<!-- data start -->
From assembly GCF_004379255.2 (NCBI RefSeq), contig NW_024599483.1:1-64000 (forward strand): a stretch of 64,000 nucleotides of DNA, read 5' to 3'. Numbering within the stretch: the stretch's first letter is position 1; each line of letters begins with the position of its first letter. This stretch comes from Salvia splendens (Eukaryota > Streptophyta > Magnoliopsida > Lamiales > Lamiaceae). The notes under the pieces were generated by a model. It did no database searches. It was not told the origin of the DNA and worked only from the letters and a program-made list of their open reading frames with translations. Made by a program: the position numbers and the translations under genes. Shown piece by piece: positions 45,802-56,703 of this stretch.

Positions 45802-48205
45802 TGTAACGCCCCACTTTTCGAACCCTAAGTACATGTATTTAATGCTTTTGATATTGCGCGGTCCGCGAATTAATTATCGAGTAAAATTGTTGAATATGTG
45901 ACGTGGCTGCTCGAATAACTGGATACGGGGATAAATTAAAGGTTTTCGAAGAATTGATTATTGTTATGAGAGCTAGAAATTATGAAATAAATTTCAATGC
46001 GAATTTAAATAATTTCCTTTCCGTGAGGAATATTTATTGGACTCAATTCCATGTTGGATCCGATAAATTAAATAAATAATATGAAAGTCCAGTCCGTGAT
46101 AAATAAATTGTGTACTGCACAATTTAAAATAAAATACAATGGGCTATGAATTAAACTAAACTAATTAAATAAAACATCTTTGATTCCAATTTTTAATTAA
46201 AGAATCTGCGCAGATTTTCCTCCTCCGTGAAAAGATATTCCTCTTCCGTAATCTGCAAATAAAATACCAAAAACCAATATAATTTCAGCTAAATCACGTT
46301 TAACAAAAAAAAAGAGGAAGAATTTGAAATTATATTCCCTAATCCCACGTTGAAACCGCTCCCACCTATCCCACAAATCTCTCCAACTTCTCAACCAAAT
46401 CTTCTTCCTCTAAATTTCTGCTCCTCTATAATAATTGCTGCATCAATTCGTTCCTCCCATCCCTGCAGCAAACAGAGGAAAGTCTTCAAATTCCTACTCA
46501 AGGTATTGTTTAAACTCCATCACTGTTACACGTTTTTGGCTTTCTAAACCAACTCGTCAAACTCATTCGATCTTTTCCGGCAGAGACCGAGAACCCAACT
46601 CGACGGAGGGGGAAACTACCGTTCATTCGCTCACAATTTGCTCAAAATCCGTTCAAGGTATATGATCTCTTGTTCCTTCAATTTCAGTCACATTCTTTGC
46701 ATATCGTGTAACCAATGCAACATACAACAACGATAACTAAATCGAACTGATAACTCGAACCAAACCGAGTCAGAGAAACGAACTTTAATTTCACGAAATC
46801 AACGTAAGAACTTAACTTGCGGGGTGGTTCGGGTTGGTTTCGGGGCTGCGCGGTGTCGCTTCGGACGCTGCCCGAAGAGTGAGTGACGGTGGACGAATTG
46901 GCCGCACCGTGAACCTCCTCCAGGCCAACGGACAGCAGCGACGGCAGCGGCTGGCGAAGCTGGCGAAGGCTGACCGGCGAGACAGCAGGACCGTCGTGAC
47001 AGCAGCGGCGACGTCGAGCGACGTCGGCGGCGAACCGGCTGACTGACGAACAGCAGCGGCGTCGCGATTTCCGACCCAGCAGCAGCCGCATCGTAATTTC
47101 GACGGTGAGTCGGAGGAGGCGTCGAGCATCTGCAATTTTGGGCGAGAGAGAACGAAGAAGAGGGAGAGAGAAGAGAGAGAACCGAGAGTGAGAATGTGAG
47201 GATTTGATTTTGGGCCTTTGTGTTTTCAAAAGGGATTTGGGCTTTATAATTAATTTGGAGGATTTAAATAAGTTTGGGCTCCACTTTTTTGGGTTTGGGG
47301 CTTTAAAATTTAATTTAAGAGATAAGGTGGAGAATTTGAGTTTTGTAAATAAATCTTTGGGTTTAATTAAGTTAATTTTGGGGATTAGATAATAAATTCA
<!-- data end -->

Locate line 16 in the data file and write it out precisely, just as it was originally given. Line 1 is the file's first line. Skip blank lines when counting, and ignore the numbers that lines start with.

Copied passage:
47101 GACGGTGAGTCGGAGGAGGCGTCGAGCATCTGCAATTTTGGGCGAGAGAGAACGAAGAAGAGGGAGAGAGAAGAGAGAGAACCGAGAGTGAGAATGTGAG